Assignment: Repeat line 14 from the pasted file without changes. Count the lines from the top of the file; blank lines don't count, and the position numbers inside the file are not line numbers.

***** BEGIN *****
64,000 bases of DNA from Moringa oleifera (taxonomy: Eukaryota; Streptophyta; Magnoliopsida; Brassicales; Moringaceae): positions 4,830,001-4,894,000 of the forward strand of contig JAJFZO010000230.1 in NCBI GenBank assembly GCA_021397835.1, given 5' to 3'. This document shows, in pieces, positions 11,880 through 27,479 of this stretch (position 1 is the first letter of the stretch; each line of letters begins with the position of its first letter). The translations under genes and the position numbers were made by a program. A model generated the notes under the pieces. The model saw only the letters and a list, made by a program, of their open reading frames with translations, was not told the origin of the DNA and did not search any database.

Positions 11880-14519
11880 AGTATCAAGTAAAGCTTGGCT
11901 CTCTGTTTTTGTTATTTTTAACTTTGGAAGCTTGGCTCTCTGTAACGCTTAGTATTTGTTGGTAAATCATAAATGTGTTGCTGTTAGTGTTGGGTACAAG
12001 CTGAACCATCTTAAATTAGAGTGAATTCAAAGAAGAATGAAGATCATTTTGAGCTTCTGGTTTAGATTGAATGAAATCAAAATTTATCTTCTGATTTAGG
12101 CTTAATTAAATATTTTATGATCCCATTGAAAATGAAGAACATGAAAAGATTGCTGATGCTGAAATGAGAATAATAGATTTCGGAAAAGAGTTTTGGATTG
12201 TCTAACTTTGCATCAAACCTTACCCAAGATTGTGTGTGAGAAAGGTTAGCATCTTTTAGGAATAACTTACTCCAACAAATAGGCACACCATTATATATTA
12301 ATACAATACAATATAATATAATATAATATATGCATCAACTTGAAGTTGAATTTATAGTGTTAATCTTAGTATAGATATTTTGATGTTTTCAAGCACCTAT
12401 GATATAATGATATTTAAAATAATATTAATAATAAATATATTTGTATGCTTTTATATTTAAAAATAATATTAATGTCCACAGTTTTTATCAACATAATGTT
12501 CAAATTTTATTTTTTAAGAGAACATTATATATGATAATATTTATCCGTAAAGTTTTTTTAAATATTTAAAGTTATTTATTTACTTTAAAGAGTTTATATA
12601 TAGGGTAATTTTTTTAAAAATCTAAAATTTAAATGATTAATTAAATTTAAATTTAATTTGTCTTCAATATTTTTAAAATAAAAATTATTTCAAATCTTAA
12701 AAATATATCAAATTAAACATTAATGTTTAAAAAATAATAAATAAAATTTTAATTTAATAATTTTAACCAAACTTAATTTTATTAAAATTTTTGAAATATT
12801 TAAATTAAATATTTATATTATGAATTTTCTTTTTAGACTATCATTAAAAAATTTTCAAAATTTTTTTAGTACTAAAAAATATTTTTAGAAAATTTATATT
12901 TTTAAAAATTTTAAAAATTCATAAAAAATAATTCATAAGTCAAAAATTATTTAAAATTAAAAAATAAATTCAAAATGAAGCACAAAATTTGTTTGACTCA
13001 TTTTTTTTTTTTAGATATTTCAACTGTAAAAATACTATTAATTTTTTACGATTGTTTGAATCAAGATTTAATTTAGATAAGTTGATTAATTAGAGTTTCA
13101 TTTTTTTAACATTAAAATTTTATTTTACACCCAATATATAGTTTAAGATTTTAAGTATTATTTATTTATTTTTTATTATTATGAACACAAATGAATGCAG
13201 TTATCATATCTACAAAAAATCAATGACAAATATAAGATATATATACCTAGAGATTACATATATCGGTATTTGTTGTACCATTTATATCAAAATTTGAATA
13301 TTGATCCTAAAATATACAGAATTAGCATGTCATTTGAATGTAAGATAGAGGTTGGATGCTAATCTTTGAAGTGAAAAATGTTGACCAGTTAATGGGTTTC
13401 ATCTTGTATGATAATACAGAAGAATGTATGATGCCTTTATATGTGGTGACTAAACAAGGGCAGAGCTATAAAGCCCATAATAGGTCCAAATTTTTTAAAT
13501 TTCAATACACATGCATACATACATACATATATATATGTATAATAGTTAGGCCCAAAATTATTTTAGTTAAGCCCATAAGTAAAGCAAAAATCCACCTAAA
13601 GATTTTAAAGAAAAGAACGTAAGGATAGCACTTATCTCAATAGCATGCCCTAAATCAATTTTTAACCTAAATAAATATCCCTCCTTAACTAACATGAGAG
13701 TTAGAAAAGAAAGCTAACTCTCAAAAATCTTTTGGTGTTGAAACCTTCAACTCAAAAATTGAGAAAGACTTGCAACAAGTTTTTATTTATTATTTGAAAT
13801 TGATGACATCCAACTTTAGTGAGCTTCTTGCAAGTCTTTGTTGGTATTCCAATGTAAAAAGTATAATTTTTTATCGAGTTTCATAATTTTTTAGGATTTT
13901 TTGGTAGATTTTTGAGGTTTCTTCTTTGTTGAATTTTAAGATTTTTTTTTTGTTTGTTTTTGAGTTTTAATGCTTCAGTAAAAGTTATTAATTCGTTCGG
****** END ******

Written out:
12901 TTTAAAAATTTTAAAAATTCATAAAAAATAATTCATAAGTCAAAAATTATTTAAAATTAAAAAATAAATTCAAAATGAAGCACAAAATTTGTTTGACTCA